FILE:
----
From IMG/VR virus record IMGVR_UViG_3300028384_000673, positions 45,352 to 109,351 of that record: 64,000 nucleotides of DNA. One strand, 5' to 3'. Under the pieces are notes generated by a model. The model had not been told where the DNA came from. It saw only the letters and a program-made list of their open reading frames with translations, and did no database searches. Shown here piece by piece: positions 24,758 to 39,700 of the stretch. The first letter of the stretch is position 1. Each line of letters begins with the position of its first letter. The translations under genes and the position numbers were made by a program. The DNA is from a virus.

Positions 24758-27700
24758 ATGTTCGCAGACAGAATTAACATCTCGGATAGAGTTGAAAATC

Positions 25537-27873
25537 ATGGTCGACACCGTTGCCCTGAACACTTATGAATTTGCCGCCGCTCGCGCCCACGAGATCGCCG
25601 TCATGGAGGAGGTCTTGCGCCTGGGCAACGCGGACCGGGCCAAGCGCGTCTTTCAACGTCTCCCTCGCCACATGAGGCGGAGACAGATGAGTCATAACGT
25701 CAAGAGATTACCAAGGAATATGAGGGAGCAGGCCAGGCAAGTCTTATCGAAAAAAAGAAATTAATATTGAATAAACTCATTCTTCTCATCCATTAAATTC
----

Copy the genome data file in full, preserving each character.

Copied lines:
From IMG/VR virus record IMGVR_UViG_3300028384_000673, positions 45,352 to 109,351 of that record: 64,000 nucleotides of DNA. One strand, 5' to 3'. Under the pieces are notes generated by a model. The model had not been told where the DNA came from. It saw only the letters and a program-made list of their open reading frames with translations, and did no database searches. Shown here piece by piece: positions 24,758 to 39,700 of the stretch. The first letter of the stretch is position 1. Each line of letters begins with the position of its first letter. The translations under genes and the position numbers were made by a program. The DNA is from a virus.

Positions 24758-27700
24758 ATGTTCGCAGACAGAATTAACATCTCGGATAGAGTTGAAAATC

Positions 25537-27873
25537 ATGGTCGACACCGTTGCCCTGAACACTTATGAATTTGCCGCCGCTCGCGCCCACGAGATCGCCG
25601 TCATGGAGGAGGTCTTGCGCCTGGGCAACGCGGACCGGGCCAAGCGCGTCTTTCAACGTCTCCCTCGCCACATGAGGCGGAGACAGATGAGTCATAACGT
25701 CAAGAGATTACCAAGGAATATGAGGGAGCAGGCCAGGCAAGTCTTATCGAAAAAAAGAAATTAATATTGAATAAACTCATTCTTCTCATCCATTAAATTC